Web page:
Similar procedure on the way back, but I would advise that you get a return ticket and check return bus times, if you get stuck you will need to get back in a taxi.
There is one change to the above process if you are NOT going back to Argentina the same day, you MUST get a Brazilian Entry/ Exit card from the Brazilian customs; failure to do so could cause problems when you attempt to leave Brazil.
Brazil has less of the falls, but the best views. The set up on the Brazilian side feels more commercial (if not exactly full on Disney) and the operation is a little slicker than the Argentine side (this might be because the Argentine side has more groups, and so needs less ticket booth arrangements).
After payment you board a bus that takes you to one of a few drop off points, most people just go for the full ‘falls’ stop at the end of the road. Unlike the Argentine side you can not walk this; from the payment booths to the falls is about 20 minutes on the bus.
On arrival at the falls section there is an approx 2km walk, mostly downhill, and with spectacular views all along the way.
Towards the end of the trail there is a walkway extending to the edge of the falls – giving spectacular views of the Garganta del Diablo.At the end of the trail you catch a lift back to the top of the cliff, the lift is panoramic and right next to a huge waterfall.
At the cliff top there are food options and busses back to the entrance. The food options are of the burger type and OK if you want that kind of thing. Back at the entrance there is another small cafe selling an even more limited range of food; their main offer seems to be a cornish pasty looking item, filled with either chicken, cheese or road kill, the weird thing is that instead of pastry, the cover is made of bread – I don’t know if these were representative samples, but frankly it was bloody awful, like trying to eat soggy sawdust.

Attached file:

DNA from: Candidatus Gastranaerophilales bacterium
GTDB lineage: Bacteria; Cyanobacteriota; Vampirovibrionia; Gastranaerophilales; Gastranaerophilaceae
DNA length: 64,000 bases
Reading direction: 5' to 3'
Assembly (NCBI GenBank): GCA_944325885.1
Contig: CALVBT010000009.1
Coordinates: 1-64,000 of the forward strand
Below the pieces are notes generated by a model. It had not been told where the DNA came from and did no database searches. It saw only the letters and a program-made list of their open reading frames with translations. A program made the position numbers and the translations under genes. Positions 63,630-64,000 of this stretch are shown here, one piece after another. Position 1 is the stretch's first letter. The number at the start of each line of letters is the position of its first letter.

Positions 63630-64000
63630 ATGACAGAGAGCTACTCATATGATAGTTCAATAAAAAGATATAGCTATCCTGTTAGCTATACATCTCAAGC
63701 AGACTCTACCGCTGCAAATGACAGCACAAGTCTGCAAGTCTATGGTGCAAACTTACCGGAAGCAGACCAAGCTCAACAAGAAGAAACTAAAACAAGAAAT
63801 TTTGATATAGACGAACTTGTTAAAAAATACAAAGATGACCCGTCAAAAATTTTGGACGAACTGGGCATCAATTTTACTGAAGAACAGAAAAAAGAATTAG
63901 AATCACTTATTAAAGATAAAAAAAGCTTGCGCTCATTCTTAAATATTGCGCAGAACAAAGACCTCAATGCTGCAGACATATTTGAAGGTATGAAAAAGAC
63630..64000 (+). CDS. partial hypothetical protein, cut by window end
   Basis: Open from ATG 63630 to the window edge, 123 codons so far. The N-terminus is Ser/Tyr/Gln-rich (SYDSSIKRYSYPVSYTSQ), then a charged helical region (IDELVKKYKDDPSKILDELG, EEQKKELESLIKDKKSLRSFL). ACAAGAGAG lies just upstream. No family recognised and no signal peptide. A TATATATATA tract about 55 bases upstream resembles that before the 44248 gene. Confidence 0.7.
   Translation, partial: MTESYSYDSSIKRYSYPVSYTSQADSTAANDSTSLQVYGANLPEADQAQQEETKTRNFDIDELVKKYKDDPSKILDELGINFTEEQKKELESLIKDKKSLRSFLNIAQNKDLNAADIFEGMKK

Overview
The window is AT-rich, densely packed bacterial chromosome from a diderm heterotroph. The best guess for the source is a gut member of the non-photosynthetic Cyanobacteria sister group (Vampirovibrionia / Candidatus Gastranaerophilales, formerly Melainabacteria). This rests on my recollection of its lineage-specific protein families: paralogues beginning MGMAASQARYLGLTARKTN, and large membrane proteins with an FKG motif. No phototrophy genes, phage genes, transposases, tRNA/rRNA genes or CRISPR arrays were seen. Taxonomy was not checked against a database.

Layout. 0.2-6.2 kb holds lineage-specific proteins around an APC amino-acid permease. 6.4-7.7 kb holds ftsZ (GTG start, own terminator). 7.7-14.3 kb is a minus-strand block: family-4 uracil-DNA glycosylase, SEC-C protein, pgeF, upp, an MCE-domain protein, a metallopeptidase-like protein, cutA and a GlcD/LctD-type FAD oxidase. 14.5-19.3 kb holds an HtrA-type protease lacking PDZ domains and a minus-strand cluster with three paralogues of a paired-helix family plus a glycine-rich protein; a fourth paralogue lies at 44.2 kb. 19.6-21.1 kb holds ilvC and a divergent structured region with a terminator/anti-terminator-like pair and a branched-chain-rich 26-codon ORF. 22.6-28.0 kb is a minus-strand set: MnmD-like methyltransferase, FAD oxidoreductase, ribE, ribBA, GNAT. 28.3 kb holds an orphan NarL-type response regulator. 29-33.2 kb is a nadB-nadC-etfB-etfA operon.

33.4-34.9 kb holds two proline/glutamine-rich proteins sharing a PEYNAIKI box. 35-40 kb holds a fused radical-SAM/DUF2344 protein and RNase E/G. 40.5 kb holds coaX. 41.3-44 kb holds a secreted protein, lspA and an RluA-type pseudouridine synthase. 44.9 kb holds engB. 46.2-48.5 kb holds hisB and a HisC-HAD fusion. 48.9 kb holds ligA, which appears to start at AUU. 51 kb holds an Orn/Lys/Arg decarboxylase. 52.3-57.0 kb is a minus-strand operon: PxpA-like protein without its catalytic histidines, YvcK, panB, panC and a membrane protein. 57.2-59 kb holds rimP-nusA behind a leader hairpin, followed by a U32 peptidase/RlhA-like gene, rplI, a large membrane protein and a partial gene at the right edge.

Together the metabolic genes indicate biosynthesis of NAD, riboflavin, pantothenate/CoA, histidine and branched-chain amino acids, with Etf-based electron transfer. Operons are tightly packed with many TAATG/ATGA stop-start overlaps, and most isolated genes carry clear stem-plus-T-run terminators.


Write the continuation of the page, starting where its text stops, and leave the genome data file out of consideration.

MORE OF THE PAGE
The Brazilian side of the falls can easily be done in half a day; depite the options of rafting and nature trails most people don’t seem to linger if they have already been to the Argentine side.
Leaving from the Brazilian airport I had to cross the border again, this time in a taxi due to baggage etc, whilst it cost more than the bus, we did whiz through both border points fairly quickly (queue jumping) and the whole trip was done in under 40 minutes. I mention this because if you were to have a late flight, you could fit in a trip to the Brazilian falls before departure.
All these arrangements were very easy to make and taxis are available if you don’t want to use busses for any of these trips. A taxi will even take you over the border for the Brazil side trip – and wait for you, for less than AR$200 return.
Before you ask your hotel to make any of these arrangements check with a taxi rank; most of them display prices. Hotels are marking up prices by at least a third; or even telling guests that it is not possible to do certain trips without prebooked taxis… I had no problems at all, I would only recommend allowing more time if it was a public holiday or expected to be busy for some other reason.
I would consider coming here again, and would consider staying in the Sheraton next time; certainly for one night. Apparently much of the birdlife returns in the evening when the public have gone – very wise – staying at the Sheraton would allow you to see this better.